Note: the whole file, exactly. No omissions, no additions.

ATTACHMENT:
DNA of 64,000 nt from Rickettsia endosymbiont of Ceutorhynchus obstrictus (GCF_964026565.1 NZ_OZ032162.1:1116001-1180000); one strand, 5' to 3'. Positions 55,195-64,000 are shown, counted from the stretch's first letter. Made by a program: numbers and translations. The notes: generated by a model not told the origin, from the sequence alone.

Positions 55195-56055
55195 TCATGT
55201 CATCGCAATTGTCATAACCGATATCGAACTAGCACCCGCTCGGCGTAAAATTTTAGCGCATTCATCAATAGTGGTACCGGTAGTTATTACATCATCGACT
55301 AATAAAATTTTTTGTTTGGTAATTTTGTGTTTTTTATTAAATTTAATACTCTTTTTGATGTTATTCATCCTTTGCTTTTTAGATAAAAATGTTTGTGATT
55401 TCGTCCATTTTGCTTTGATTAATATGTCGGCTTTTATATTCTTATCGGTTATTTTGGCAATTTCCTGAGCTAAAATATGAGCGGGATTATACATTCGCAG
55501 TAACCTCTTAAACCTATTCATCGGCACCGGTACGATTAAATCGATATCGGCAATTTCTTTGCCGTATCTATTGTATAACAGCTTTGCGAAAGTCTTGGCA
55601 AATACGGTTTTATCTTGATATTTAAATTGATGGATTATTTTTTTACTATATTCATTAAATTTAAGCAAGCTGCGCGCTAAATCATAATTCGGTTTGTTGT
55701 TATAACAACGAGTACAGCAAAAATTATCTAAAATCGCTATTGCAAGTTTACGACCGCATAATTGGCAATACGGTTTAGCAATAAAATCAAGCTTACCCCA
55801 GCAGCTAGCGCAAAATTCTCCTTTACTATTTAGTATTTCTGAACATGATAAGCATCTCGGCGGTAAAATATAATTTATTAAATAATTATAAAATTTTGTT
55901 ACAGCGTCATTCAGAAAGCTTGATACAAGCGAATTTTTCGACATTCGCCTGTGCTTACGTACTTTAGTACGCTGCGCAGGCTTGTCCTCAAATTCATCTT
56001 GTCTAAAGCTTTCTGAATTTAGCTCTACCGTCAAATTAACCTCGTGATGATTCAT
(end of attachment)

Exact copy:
DNA of 64,000 nt from Rickettsia endosymbiont of Ceutorhynchus obstrictus (GCF_964026565.1 NZ_OZ032162.1:1116001-1180000); one strand, 5' to 3'. Positions 55,195-64,000 are shown, counted from the stretch's first letter. Made by a program: numbers and translations. The notes: generated by a model not told the origin, from the sequence alone.

Positions 55195-56055
55195 TCATGT
55201 CATCGCAATTGTCATAACCGATATCGAACTAGCACCCGCTCGGCGTAAAATTTTAGCGCATTCATCAATAGTGGTACCGGTAGTTATTACATCATCGACT
55301 AATAAAATTTTTTGTTTGGTAATTTTGTGTTTTTTATTAAATTTAATACTCTTTTTGATGTTATTCATCCTTTGCTTTTTAGATAAAAATGTTTGTGATT
55401 TCGTCCATTTTGCTTTGATTAATATGTCGGCTTTTATATTCTTATCGGTTATTTTGGCAATTTCCTGAGCTAAAATATGAGCGGGATTATACATTCGCAG
55501 TAACCTCTTAAACCTATTCATCGGCACCGGTACGATTAAATCGATATCGGCAATTTCTTTGCCGTATCTATTGTATAACAGCTTTGCGAAAGTCTTGGCA
55601 AATACGGTTTTATCTTGATATTTAAATTGATGGATTATTTTTTTACTATATTCATTAAATTTAAGCAAGCTGCGCGCTAAATCATAATTCGGTTTGTTGT
55701 TATAACAACGAGTACAGCAAAAATTATCTAAAATCGCTATTGCAAGTTTACGACCGCATAATTGGCAATACGGTTTAGCAATAAAATCAAGCTTACCCCA
55801 GCAGCTAGCGCAAAATTCTCCTTTACTATTTAGTATTTCTGAACATGATAAGCATCTCGGCGGTAAAATATAATTTATTAAATAATTATAAAATTTTGTT
55901 ACAGCGTCATTCAGAAAGCTTGATACAAGCGAATTTTTCGACATTCGCCTGTGCTTACGTACTTTAGTACGCTGCGCAGGCTTGTCCTCAAATTCATCTT
56001 GTCTAAAGCTTTCTGAATTTAGCTCTACCGTCAAATTAACCTCGTGATGATTCAT